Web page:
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How Exhaust Systems Work

A vehicle exhaust system must:

  • carry the left-over gases from the engine combustion process away from the passenger compartment
  • “scrub” the exhaust gas of pollutants and toxic gases
  • muffle the sound of the engine

Here’s a quick overview of each of these tasks and why they’re important.

Vehicle exhaust carbon monoxide

Vehicle exhaust contains toxic carbon monoxide gas, so it must be routed away from the passenger compartment

First, let’s talk about why an exhaust system is a necessary safety feature. If there weren’t pipes to carry the exhaust gases away from the passenger compartment, the gases (which include toxic carbon monoxide) could poison the occupants of the car. For this reason, an exhaust leak should be considered a necessary repair.

What where catalytic converter exhaust system

What a catalytic converter looks like and where you would find one on a typical vehicle

Next, let’s talk about how exhaust systems “scrub” exhaust gas. In this context, the word “scrub” refers to cleaning/removing pollution from the exhaust gas so that it does as little environmental damage as possible. Since the 1970’s, vehicles have been legally required to use something called a catalytic converter to reduce the amount of toxic gas coming out of a vehicle’s exhaust system.

Catalytic converters use expensive and rare metals as catalysts for a simple process that forces exhaust gases to essentially burn themselves off. To learn more about how catalytic converters help clean-up vehicle emissions, check out this video from The Science Channel.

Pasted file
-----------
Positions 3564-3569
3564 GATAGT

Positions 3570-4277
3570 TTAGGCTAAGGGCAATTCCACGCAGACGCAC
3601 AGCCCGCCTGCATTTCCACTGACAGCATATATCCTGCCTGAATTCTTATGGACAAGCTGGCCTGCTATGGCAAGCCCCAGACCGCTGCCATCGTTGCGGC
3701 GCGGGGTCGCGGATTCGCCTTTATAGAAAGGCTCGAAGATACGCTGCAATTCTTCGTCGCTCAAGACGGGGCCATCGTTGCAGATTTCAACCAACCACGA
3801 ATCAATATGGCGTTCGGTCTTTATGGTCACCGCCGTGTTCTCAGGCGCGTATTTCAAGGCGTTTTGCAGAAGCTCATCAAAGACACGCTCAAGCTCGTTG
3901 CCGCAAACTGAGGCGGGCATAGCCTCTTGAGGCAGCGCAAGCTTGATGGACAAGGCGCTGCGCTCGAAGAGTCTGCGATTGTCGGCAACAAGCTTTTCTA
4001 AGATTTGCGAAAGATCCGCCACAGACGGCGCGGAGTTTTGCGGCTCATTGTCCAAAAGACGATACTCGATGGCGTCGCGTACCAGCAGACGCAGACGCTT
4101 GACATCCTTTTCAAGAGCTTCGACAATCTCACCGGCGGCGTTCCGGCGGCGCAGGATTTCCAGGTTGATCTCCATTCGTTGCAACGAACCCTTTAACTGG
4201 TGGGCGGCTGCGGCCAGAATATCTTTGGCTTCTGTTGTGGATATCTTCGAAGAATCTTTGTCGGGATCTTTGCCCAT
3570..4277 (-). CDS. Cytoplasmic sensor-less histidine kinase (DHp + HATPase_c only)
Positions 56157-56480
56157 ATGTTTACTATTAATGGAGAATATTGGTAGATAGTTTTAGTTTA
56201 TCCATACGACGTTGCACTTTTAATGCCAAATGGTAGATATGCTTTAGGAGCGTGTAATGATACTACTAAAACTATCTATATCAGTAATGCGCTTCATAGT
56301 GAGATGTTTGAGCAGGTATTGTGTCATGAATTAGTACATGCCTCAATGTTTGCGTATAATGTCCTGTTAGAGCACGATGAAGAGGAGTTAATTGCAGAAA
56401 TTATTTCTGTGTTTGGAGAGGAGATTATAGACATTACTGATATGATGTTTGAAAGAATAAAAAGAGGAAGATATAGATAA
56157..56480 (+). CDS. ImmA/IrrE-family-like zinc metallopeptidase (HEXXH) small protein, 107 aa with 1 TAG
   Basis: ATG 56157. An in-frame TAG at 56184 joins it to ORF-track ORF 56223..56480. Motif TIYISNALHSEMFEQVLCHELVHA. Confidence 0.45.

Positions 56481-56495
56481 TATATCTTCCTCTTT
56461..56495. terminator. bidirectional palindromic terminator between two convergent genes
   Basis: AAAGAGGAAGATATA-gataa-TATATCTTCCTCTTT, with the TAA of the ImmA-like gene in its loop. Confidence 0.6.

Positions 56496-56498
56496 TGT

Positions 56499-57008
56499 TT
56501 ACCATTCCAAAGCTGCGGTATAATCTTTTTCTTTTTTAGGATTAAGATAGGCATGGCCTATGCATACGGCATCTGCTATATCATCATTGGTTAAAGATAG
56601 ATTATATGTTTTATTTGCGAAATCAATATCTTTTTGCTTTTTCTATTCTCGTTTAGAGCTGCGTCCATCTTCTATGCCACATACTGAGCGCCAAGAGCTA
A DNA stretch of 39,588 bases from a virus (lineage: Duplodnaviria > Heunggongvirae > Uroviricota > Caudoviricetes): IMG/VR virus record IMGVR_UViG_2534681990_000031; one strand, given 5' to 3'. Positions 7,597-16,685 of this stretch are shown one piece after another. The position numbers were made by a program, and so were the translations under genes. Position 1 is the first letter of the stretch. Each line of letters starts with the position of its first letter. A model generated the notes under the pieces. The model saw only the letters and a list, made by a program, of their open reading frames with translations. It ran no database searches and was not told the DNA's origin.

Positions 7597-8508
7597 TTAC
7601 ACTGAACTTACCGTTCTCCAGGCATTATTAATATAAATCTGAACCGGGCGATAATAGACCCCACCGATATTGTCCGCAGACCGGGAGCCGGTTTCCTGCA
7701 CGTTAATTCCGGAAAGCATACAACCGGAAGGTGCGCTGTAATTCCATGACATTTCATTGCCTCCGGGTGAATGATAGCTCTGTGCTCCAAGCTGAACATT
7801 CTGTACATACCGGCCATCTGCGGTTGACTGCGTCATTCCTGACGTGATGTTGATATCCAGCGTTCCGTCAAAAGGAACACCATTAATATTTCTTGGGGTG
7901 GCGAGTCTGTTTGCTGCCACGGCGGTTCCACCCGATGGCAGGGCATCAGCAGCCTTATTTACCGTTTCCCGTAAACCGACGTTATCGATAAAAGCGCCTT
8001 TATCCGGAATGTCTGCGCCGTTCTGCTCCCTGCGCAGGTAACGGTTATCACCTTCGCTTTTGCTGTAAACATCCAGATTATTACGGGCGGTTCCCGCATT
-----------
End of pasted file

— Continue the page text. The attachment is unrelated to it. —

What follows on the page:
Finally, let’s talk about why and how an exhaust system muffles the sound of an engine

Muffler design types

Why exhaust systems have mufflers: An engine that’s allowed to run without any sort of muffler is incredibly loud, especially at wide open throttle. Mufflers reduce this sound to make driving a little more pleasant, as well as to reduce the amount of noise that cars make on public roads. Most cities and states have ordinances regulating the amount of noise a vehicle can legally make, and that means that mufflers are required almost anywhere in the USA or Canada.

Here’s an example of an un-muffled engine, also known as a “straight-pipe” exhaust system:

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Note: Contrary to popular belief, mufflers do not automatically reduce vehicle performance. A correctly designed cat-back exhaust system can have a muffler without sacrificing any power.

How an exhaust system muffles engine sound: Almost all exhaust systems have a 12-24″ long steel “box” that reduces the power of sound waves to help quiet the exhaust – and this box is commonly known as a muffler. Different types of mufflers use different techniques to reduce sound, but most mufflers use one or both of the following methods:

  1. Sound absorption: A sound absorbing muffler contains a large amount of sound-absorbing material (very often fiberglass) that soaks up whatever sound enters the muffler – sort of like screaming as loud as you can into a pillow. Sound still gets out, but it’s not nearly as loud.
  2. Sound cancellation: Sound cancellation requires sophisticated design to be effective, but conceptually it’s very simple. Sound waves are “bounced” into one another so that they cancel one another out. Cancellation is accomplished using baffles that cause sound waves to reverberate inside the muffler. Canceling.

Sound absorbing mufflers are the most common type, and almost every muffler uses some combination of these two methods.

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